New CBRM waterfront helipad touted as hope for future of tourism
Sydney port officials say they are ready for cruise ships to return next year, despite tourism drop this year
Officials expressed hope for the future of tourism after a chopper landed on the Sydney waterfront on Friday to officially open Cape Breton Regional Municipality's new helipad.
CBRM council approved the $100,000 facility last year as part of the construction of a second cruise ship berth near the Joan Harriss Cruise Pavilion. The funds had been allocated for a boardwalk expansion that had to be shelved due to the relocation of Nova Scotia Community College's Marconi campus.
Breton Air flies helicopters out of J.A. Douglas McCurdy Sydney Airport. CEO Parker Horton said the helipad, which is located between the cruise ship docks, is a great investment in tourism infrastructure.
"The clients who are utilizing the services of Breton Air are forecasted to be in the traditional big-spender market," he said.
"These individuals will now be given the opportunity to conduct a quick, scenic tour or a helicopter trip with a small excursion added on. These clients will now be gone for one to two hours for their port stay, instead of the duration, giving them more time to spend their money and their time in our downtown core."
Tourism, and especially the cruise ship industry, took a big hit this year, but Port of Sydney cruise marketing manager Nicole MacAulay said business will return and the port will be ready.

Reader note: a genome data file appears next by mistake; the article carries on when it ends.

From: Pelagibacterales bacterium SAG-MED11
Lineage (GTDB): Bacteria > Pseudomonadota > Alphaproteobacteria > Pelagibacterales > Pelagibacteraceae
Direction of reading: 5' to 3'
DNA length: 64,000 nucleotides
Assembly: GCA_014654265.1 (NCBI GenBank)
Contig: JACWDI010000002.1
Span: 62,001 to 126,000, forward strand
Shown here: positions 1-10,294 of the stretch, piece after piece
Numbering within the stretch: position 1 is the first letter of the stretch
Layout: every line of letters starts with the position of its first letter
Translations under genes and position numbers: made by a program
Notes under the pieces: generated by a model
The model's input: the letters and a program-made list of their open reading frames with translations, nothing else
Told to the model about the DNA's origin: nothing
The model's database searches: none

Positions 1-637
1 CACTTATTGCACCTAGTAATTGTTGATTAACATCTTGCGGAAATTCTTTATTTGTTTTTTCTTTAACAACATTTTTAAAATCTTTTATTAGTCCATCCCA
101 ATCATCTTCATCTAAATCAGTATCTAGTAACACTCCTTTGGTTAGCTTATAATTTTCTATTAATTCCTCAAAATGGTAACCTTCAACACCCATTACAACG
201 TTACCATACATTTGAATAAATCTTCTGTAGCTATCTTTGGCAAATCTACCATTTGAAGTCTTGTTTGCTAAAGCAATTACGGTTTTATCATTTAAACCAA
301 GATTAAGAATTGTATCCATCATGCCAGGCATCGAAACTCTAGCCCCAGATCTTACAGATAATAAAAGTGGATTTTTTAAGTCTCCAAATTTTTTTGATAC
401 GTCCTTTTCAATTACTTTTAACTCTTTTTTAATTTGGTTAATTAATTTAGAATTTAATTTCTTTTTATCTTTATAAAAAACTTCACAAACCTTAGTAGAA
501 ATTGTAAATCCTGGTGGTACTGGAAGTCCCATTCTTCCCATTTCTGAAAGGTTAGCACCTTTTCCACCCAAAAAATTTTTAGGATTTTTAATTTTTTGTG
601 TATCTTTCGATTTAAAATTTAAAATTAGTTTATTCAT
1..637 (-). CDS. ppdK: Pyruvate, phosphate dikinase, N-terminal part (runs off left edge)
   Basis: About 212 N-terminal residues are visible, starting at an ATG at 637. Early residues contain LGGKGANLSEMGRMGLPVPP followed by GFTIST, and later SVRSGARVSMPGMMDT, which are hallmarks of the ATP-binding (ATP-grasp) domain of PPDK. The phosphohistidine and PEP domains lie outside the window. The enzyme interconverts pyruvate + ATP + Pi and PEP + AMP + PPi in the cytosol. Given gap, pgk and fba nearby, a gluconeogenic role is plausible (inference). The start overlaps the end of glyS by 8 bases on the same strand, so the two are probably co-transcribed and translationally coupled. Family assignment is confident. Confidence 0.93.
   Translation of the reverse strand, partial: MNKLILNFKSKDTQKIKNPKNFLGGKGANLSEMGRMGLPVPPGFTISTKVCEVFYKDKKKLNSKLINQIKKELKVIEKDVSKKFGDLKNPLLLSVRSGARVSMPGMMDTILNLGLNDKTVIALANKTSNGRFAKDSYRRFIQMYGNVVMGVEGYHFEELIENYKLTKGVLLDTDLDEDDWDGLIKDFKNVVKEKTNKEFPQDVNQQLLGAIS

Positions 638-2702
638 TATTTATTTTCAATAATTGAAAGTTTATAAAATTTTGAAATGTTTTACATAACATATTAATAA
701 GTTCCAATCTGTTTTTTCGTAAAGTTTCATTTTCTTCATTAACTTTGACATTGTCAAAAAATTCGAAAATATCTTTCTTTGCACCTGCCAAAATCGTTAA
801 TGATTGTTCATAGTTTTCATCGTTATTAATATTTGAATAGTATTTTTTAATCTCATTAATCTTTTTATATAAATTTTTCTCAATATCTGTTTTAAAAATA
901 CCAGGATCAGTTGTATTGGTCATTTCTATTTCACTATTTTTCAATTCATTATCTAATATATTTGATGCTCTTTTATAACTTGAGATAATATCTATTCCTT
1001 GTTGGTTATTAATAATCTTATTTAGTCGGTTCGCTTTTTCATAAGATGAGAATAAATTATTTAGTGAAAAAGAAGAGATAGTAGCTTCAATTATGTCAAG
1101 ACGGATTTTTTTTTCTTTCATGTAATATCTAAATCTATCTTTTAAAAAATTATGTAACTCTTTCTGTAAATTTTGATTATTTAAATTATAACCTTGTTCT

"We do not know what the future holds and this year has been very clear for that message, but I do know that when cruise does resume, we will be ready and we will be better than ever," she said.
Kathleen Yurchesyn, CEO of the Cape Breton Regional Chamber of Commerce, said Sydney's port had been forecasting a record cruise ship season, but the COVID-19 pandemic cancelled it.
Still, she said, the business community remains focused on next year.
"It is so incredibly important to celebrate the accomplishments and the resilience of our business community and also demonstrate the hopefulness of the future," Yurchesyn said.
Andrew Prossin, CEO of One Ocean Expeditions, was one of the speakers invited to address the small crowd.
He was forced to seek creditor protection earlier this year after the leases on two ships he used for his polar exploration and cruise ship company were cancelled.
Prossin said he was happy to support the added tourism amenities on Sydney's waterfront.
"This community hasn't sat by and waited for something to pass," he said. "The cruise industry will come back."
Prossin said the second cruise ship berth and the helipad should be just the start of more investment in port infrastructure in Sydney Harbour.
"Let's make Sydney not just a tourism hub, but a real logistics hub here on the Eastern Seaboard, and maybe that gateway to the Arctic."
Prossin declined to be interviewed, saying creditors have approved his restructuring plan, but it is not yet approved by the court.
He said that is expected to occur later this month.
Prossin said he hopes to return to Sydney next year with another cruise ship after One Ocean Expeditions emerges from creditor protection.
MORE TOP STORIES